Vahnimitra, Vahni-mitra: 4 definitions

Introduction

Vahnimitra means something in Hinduism, Sanskrit. If you want to know the exact meaning, history, etymology or English translation of this term then check out the descriptions on this page. Add your comment or reference to a book if you want to contribute to this summary article.

In Hinduism

Rasashastra (chemistry and alchemy)

Source: Indian Journal of History of Science, 31(4), 1996: Mūṣāvijñāna

Vahnimitra (वह्निमित्र) refers to “friend of fire, i.e. one which stands fire” and is a synonym for mūṣā (crucible): used for smelting metals.—According to the Rasaratnasamuccaya 10.2 a mūṣā is one which destroys faults in metals. The word mūṣā has its origin in the process of purification of metals to which it is primarily employed.

Rasashastra book cover
context information

Rasashastra (रसशास्त्र, rasaśāstra) is an important branch of Ayurveda, specialising in chemical interactions with herbs, metals and minerals. Some texts combine yogic and tantric practices with various alchemical operations. The ultimate goal of Rasashastra is not only to preserve and prolong life, but also to bestow wealth upon humankind.

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Languages of India and abroad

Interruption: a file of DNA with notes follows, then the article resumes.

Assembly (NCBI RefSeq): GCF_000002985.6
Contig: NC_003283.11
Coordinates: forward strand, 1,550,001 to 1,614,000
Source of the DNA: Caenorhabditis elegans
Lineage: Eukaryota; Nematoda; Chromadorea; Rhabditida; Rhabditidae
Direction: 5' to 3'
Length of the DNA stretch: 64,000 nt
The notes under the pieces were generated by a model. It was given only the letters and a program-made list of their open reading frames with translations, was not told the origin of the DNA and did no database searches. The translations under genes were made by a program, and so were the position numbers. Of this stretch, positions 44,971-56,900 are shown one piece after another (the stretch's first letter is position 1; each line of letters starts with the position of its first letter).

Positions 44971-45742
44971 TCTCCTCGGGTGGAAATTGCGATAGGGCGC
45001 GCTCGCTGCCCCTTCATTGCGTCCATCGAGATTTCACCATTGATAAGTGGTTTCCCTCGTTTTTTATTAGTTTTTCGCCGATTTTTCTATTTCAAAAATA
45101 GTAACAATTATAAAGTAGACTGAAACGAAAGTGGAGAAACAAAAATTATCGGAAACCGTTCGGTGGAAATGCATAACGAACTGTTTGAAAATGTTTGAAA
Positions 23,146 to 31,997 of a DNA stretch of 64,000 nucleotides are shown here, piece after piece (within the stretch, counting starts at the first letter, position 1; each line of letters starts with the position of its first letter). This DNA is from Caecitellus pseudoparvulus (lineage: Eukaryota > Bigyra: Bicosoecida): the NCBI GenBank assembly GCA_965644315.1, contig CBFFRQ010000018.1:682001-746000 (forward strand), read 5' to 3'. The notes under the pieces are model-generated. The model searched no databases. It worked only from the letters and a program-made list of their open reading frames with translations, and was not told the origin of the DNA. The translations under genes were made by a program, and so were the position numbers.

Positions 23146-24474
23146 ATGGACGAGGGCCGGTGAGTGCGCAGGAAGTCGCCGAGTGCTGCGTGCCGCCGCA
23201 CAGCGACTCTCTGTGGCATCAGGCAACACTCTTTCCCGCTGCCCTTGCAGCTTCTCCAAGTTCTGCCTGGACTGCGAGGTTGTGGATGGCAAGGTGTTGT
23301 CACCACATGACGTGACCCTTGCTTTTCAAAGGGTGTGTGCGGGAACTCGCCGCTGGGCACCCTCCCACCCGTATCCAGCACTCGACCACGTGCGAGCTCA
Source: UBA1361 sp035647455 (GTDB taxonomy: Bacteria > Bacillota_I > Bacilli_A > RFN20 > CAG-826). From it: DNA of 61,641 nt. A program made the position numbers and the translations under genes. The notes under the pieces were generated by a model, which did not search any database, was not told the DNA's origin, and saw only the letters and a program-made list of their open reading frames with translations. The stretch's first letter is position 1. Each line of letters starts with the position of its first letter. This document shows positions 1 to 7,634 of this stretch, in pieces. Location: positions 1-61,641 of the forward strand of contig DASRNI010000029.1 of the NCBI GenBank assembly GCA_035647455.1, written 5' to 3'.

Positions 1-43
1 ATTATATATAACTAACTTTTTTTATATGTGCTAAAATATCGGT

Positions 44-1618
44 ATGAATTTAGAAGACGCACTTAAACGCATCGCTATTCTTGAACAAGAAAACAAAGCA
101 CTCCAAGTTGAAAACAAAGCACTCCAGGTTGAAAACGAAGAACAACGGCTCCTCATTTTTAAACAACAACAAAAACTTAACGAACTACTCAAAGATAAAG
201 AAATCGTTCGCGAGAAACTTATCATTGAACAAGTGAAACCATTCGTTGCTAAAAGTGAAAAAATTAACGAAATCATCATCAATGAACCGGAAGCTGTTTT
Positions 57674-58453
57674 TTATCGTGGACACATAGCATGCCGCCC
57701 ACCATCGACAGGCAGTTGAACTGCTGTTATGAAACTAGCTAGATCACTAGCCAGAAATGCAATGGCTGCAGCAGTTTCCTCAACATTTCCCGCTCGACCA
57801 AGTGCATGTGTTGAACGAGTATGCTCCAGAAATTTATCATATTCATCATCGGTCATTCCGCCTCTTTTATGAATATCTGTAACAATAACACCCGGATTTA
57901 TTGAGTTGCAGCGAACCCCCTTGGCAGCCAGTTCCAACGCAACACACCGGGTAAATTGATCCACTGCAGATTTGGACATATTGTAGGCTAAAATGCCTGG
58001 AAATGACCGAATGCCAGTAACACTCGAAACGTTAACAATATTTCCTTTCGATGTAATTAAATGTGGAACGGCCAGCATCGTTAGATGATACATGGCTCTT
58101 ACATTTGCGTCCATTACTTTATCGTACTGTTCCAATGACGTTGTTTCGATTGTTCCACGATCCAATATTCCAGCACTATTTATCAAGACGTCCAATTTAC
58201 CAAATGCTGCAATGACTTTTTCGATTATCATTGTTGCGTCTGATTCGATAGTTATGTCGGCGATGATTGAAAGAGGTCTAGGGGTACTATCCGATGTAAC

Sanskrit-English dictionary

[«previous (V) next»] — Vahnimitra in Sanskrit glossary
Source: DDSA: The practical Sanskrit-English dictionary

Vahnimitra (वह्निमित्र).—air, wind.

Derivable forms: vahnimitraḥ (वह्निमित्रः).

Vahnimitra is a Sanskrit compound consisting of the terms vahni and mitra (मित्र).

Source: Cologne Digital Sanskrit Dictionaries: Shabda-Sagara Sanskrit-English Dictionary

Vahnimitra (वह्निमित्र).—m.

(-traḥ) Air, wind. E. vahni fire, and mitra the friend.

Source: Cologne Digital Sanskrit Dictionaries: Monier-Williams Sanskrit-English Dictionary

Vahnimitra (वह्निमित्र):—[=vahni-mitra] [from vahni > vah] m. ‘f°-friend’, air, wind, [cf. Lexicographers, esp. such as amarasiṃha, halāyudha, hemacandra, etc.]

context information

Sanskrit, also spelled संस्कृतम् (saṃskṛtam), is an ancient language of India commonly seen as the grandmother of the Indo-European language family. Closely allied with Prakrit and Pali, Sanskrit is more exhaustive in both grammar and terms and has the most extensive collection of literature in the world, greatly surpassing its sister-languages Greek and Latin.

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